A regional meeting has ended in Maputo with a decision “on an immediate technical deployment” to prepare “a proportionate regional response” to a spreading insurgency in Mozambique’s northern Cabo Delgado province.
No details were given on the deployment, but ahead of the meeting, Mozambican President Filipe Nyusi had said his country wanted a SADC assessment of what his country needs to allow it to lead a response.
“Double Troika Summit directed an immediate technical deployment to the Republic of Mozambique, and the convening of an Extraordinary Meeting of the Ministerial Committee of the Organ by 28 April 2021 that will report to the Extraordinary Organ Troika Summit on 29 April 2021,” a communique at the end of the meeting said.
The conflict has killed over 2,000 people and displaced at least 700,000 more. Nyusi has, however, been previously reluctant to call for a full SADC intervention.
“Our government has told the international community the needs for the fight against terrorism, and these needs are being assessed,” Nyusi said in a speech on Wednesday. “Those who arrive from abroad will not replace us, they will support us. It is not empty pride. It is a sense of sovereignty.”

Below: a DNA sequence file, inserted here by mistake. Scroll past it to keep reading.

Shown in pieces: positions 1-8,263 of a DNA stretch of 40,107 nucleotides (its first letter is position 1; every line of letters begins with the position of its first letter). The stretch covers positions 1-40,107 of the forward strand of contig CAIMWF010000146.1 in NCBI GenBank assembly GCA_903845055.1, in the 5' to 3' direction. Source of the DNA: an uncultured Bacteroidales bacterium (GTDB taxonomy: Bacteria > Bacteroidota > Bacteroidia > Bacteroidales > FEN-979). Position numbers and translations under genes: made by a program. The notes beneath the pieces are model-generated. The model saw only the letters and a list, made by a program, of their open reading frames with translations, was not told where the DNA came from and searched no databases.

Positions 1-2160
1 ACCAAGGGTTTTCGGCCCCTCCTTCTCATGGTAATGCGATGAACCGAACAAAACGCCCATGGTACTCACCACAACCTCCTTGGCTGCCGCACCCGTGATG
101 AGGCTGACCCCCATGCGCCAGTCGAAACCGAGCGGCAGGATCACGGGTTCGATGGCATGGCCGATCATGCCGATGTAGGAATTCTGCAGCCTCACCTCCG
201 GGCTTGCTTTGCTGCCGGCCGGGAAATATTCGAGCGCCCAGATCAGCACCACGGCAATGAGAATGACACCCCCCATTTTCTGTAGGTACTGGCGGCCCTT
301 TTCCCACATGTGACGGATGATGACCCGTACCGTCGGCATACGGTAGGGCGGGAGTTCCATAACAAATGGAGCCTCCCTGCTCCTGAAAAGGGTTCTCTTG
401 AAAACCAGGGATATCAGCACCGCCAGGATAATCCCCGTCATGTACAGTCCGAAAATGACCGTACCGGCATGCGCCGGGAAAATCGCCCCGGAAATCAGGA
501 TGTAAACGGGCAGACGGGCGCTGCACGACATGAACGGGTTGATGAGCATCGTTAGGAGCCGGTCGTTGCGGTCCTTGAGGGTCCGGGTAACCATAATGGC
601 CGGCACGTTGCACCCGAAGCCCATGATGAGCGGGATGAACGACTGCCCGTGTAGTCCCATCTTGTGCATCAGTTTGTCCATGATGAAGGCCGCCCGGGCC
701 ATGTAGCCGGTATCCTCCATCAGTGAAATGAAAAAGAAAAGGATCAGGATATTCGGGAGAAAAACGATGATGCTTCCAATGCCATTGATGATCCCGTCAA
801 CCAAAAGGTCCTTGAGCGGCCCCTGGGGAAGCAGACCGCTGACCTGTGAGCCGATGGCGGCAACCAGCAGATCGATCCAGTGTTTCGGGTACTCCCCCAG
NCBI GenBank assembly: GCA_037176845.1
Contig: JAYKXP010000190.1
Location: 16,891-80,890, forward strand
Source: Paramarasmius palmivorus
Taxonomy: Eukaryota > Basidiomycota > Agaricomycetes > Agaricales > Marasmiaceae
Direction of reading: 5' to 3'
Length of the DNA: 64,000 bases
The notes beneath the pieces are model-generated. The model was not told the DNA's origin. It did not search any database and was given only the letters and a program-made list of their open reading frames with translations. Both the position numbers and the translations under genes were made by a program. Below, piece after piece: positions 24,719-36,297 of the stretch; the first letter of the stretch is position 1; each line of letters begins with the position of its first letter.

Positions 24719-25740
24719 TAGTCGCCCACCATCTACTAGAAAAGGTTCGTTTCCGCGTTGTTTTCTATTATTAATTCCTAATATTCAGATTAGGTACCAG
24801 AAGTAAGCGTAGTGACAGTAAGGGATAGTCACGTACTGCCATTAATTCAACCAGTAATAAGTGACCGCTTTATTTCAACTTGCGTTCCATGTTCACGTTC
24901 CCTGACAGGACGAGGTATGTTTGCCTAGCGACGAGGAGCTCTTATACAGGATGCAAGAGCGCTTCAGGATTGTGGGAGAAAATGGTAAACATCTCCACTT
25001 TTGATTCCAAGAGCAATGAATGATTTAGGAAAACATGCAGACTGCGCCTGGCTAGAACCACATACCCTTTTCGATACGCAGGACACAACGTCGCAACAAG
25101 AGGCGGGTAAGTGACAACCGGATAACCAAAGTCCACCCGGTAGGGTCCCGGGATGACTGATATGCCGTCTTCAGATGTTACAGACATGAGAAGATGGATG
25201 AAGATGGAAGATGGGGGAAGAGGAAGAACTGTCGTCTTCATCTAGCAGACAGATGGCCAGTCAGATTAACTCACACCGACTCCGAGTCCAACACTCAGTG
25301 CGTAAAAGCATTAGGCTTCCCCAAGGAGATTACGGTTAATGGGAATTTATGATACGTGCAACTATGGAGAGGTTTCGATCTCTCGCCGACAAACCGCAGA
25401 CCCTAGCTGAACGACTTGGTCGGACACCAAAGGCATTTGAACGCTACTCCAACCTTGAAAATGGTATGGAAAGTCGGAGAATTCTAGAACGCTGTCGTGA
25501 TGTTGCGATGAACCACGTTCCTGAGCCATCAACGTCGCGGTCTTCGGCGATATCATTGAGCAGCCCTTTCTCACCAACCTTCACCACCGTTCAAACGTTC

Nyusi said a military response alone would not end the conflict, which has been fed by poverty in what is the country’s poorest region. The deprivation has worsened is in the shadows of new multibillion-dollar energy projects being developed by France’s Total and American company ExxonMobil.
Foreign intervention in what is a localised conflict may prove complicated for the region, where no country has experience in fighting Islamic insurgencies.
Security analyst Jasmine Opperman of the Armed Conflict Location and Event Data Project, which has been monitoring the insurgency as it festered over the past decade, has cautioned that intervention would be complex.
“It is not a quick fix and with insurgent numbers that have significantly increased, this requires a sustained presence for at least two years,” she said.